Saturday, 13 October 2007

Jack Whittaker - another unlucky lottery winner

Jack Whittaker is a businessman who became famous when he won US$315 million in the Powerball multi-state lottery. At the time it was the largest jackpot ever won by a single winning ticket in the history of American lottery. He has garnered even more publicity since his win due to several well-publicized brushes with the law as well as personal tragedies.

Whittaker purchased the winning Powerball ticket at a supermarket in Hurricane, West Virginia, where he had stopped for a deli breakfast sandwich and to get fuel for his car.
The jackpot that day was a US$314.9 million annuity or US$170 million cash. Whittaker chose the cash payment option and received a check for approximately US$93 million after tax withholdings.

He donated $14 million to establish the Jack Whittaker Foundation, a non-profit organization that provides food and clothing to low-income families in rural West Virginia, pledged 10% of his winnings to Christian charities. Furthermore, he tipped the woman who sold him the winning ticket by buying her a house and a new car.

The pressures of his new wealth also caused numerous problems. Whittaker has been arrested several times and has had numerous well-publicized domestic problems.

Finally, he was arrested for drunk driving. If convicted, he could face up to 6 months in jail.

In August,2003 thieves broke into his car near a strip club in Cross Lanes, West Virginia. The thieves went away with $545,000 in cash

In January, 2004, thieves once again broke into his car, this time making off with an estimated $200,000 in cash.

In September 2003, Jesse Tribble, a 17-year-old friend of Jack's granddaughter Brandi Bragg, was found dead in Whittaker's home in Teays Valley, West Virginia. A coroner's report indicated that he died of a drug overdose. Several months later, on December 20, 2004, Brandi, 17, was found dead after a drug overdose. After she had been missing for several weeks, her body was discovered lying under a tarpaulin near her boyfriend's home.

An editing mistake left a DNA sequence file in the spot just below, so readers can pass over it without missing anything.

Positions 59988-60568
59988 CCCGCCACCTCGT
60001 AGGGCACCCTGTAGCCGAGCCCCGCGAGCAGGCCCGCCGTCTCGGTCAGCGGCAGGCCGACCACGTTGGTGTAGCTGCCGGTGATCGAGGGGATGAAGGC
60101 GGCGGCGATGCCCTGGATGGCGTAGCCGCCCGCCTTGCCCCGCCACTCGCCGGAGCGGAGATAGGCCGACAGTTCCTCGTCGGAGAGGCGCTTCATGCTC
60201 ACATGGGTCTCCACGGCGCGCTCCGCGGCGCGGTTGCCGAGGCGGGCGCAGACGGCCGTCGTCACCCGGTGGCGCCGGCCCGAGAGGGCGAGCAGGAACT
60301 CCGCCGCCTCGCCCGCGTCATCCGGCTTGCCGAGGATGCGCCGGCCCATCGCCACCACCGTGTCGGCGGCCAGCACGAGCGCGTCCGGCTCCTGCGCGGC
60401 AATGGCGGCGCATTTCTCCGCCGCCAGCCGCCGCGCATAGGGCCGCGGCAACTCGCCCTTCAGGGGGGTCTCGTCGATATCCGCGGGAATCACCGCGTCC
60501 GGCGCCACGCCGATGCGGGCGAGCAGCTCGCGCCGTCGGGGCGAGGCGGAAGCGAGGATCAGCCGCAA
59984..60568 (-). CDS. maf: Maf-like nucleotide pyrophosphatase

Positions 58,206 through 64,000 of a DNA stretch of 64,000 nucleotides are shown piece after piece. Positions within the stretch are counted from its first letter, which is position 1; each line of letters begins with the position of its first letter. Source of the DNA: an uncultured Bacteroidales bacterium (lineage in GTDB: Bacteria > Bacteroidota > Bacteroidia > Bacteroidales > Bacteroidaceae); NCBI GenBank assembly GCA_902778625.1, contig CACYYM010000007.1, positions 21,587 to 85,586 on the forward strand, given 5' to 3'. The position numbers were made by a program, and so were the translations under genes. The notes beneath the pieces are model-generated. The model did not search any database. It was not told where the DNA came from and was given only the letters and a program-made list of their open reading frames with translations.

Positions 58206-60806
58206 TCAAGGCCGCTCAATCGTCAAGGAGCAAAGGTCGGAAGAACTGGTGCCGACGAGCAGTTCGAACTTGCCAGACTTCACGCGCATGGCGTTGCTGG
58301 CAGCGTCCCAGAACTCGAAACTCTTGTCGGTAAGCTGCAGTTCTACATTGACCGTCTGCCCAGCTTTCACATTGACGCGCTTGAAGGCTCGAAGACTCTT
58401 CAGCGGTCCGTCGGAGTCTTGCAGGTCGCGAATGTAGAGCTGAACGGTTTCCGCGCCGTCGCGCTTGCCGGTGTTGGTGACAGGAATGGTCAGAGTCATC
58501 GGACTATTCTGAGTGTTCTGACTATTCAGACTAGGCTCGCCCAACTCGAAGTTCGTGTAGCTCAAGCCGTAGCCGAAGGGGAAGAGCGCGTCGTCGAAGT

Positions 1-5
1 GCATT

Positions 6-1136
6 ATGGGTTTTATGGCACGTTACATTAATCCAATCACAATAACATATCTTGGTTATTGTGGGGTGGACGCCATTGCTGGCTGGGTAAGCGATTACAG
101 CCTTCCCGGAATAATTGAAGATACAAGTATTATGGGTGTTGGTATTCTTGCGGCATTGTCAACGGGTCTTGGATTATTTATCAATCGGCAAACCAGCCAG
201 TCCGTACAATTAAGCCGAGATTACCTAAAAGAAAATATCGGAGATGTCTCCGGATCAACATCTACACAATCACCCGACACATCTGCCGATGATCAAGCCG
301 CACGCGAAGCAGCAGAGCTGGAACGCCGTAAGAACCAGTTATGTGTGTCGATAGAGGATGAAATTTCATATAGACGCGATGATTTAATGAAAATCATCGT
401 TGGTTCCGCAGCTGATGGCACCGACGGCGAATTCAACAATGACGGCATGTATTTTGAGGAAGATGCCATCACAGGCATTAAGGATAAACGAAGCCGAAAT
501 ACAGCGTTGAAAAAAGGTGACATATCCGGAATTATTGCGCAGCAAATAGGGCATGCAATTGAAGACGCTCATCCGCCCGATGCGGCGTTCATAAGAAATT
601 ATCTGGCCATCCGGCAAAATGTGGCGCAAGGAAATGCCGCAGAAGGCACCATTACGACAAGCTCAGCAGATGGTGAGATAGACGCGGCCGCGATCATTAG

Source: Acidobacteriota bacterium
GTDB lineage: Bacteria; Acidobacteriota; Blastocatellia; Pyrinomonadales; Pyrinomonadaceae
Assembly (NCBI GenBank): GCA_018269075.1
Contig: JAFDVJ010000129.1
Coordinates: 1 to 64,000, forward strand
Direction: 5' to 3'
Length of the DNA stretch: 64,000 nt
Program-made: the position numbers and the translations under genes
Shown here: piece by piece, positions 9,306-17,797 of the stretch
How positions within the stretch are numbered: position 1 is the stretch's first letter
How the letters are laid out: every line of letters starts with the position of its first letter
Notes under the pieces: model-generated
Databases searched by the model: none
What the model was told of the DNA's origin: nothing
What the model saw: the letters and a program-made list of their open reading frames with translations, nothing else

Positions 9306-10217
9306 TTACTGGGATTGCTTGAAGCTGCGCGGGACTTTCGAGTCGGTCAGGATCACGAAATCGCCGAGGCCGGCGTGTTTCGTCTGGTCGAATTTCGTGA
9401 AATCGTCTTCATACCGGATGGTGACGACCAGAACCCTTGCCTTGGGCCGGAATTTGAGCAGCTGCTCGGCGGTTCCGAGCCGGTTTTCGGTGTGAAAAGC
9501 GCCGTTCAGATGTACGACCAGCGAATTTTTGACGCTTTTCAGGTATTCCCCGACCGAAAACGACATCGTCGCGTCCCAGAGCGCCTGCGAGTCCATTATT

Whittaker is also being sued by Caesars Atlantic City casino for bouncing $1.5 million worth of checks to cover gambling losses. Whittaker is also countersuing them, claiming that his losses were supposed to be credited due to a slot machine he developed and that they in fact owe him money

In January, 2007, a legal complaint against Whittaker alleged that Whittaker claimed that on September 11, 2006 thieves took all of his money. The robbers, according to the account, went to 12 branches of the National City Bank and cashed 12 checks. The incident came to light because Whittaker had not been paying money to a woman who had previously sued him. Kitti French filed the complaint earlier in the week, requesting court costs and money from Whittaker.

On March 26, 2007, Jack Whittaker settled a wrongful death civil suit. The unexpected deal came not long after Whittaker was questioned about whether his money and alleged lack of supervision contributed to the death of 18-year-old Jessie Tribble. Whittaker defended providing his granddaughter, Brandi Bragg, with a $2100-per-week allowance. James Tribble alleges an un-parented Bragg funded the drug purchase that let his 18-year-old son Jessie die of a drug overdose in Whittaker's house. Following Whittaker's testimony, a deal was reached. James Tribble said there was no winner in the suit after the settlement was reported. Earlier Christie Tribble testified that she gave her son $20 just before he died, but thought he was joking about buying drugs.

Story Sources:
Lottery Winner: Thieves "Got All My Money", CBS News
Rich Man, Poor Man, Washington Post
One wild ride for jackpot winner, USA TODAY

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